As we passed around the plate of blueberry scones, we got to talking about which of our various friends had switched firms, gone in-house, or changed practice areas. I need look no further than my LinkedIn account, encouraging me to congratulate this friend and that friend on his new job, to know how common this is at our age and stage. All of our friends who had recently moved did so in search of greater personal and professional fulfillment.
We all agreed that at some point in the first few years of practice a shift in perspective occurs. We transition from a terrified newbie lawyer seeking only to survive the first few years into a cautiously confident and skilled lawyer wanting to thrive and shape our own course.
Sometimes the transition is imperceptible and occurs naturally over time. Other times, it is the birth of a child, an illness, or a conflict at work that forces the change. But at some point, we realize we need to be active participants in our careers and figure out a way for our practice to be sustainable and even pleasurable for years to come. We have become lawyers, but how to become (or stay) happy lawyers?
The conversation reminded me of a book I was given shortly after my call to the bar, called The Happy Lawyer: Making a Good Life in the Law by law professors Nancy Levit and Douglas Linder. The authors review the admittedly bleak literature on lawyers, career longevity, and satisfaction. They also chart factors that appear to increase a lawyer’s happiness on the job, and offer a corresponding “happiness tool box” full of concrete strategies for lawyers and law firms to implement to see positive results. It’s a terrific read, and one that I wholeheartedly recommend.
I’m really proud of my colleagues and former classmates who have taken the risk of leaving a secure job in the pursuit of their goals. I can tell you of the six lawyers who changed jobs in my circle of friends, none of them has regretted the change. Most, in fact, credit the change with keeping them in private practice. However, Levit and Linder also suggest if happiness seems possible in your job, commit to that job. Don’t always look for greener grass; water your own.
There are ways to improve the sustainability of your practice from within your current position. You can take on pro bono work to assist those most in need. You can draw some boundaries around your working hours, and strive to stay within them.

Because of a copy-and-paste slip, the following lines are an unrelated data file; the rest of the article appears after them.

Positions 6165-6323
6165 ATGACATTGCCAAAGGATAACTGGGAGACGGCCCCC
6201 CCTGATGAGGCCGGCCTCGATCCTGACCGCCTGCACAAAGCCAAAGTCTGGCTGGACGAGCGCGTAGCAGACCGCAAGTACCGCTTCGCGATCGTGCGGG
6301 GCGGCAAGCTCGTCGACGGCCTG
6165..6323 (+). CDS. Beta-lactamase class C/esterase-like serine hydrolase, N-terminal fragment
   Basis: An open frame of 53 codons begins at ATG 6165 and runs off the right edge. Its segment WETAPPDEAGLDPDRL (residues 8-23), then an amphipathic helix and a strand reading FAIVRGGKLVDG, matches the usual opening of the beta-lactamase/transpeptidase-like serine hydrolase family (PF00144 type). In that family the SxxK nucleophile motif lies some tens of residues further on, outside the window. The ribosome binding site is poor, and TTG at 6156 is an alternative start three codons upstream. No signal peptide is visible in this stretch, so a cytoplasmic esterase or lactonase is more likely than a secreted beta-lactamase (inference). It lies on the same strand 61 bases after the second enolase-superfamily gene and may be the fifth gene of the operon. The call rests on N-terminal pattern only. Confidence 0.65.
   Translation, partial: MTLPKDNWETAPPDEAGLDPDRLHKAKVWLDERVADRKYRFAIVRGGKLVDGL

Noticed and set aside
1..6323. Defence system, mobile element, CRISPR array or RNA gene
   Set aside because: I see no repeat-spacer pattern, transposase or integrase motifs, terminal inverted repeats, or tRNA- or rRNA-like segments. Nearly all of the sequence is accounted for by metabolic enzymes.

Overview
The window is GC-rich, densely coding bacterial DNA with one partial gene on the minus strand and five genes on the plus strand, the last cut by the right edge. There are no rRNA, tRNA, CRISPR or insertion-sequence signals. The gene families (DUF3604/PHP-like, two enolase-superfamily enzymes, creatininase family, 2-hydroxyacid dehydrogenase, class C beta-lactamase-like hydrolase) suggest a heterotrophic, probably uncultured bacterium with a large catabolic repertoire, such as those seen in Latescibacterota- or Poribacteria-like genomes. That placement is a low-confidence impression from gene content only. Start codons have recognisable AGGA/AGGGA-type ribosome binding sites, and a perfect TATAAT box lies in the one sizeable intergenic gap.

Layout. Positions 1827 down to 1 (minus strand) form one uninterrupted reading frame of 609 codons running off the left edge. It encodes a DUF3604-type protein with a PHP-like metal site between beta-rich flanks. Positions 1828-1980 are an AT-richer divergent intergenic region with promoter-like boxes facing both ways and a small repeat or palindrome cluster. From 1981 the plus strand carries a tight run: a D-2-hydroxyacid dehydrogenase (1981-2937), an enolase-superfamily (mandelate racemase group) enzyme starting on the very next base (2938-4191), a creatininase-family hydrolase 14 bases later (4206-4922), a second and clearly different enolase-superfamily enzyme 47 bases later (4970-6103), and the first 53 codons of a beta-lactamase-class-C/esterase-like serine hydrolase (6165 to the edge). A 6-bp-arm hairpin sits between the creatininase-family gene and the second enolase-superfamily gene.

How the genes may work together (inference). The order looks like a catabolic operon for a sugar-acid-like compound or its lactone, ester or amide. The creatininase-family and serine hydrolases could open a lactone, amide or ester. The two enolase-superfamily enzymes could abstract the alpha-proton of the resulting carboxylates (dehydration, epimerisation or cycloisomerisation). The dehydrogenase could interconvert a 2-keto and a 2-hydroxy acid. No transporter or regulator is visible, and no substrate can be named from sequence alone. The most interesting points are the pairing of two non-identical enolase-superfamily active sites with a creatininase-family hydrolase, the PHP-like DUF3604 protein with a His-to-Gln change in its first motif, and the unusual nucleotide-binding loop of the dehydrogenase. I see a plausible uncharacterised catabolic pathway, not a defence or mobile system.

Levit and Linder encourage new lawyers to find their “flow” — a concept you’re familiar with if you’ve read just about any career satisfaction book published in the last 10 years. When does time fly for you? Seek out more of those opportunities and hone your skills in those areas. Make yourself invaluable to the files of a lawyer you admire. The work you enjoy will keep coming, and increased satisfaction along with it.
It seems to me most of the advice about fulfillment comes back to increasing one’s sense of control: of how, when, and how much you work, what you work on, and one’s ability to maintain an overall sense of balance.
Levit and Linder offer rather blunt advice: “If you want happiness as a lawyer, get control of your life. [It] won’t be easy, and there might be financial pain, but it has to be done for the sake of your emotional well-being. When we sense our lives are spinning out of control, we are very unhappy creatures.”
By the time the bill came for our brunch, we had caught up on everyone’s news and consumed too much caffeine in various forms. This type of supportive group environment is, of course, an absolutely critical way to make this line of work sustainable. Without social connections, it’s nearly impossible to be happy. Five of the six of us were heading downtown to the office after brunch (yes, on a Sunday), but like most things, it was okay because we could make the trip together.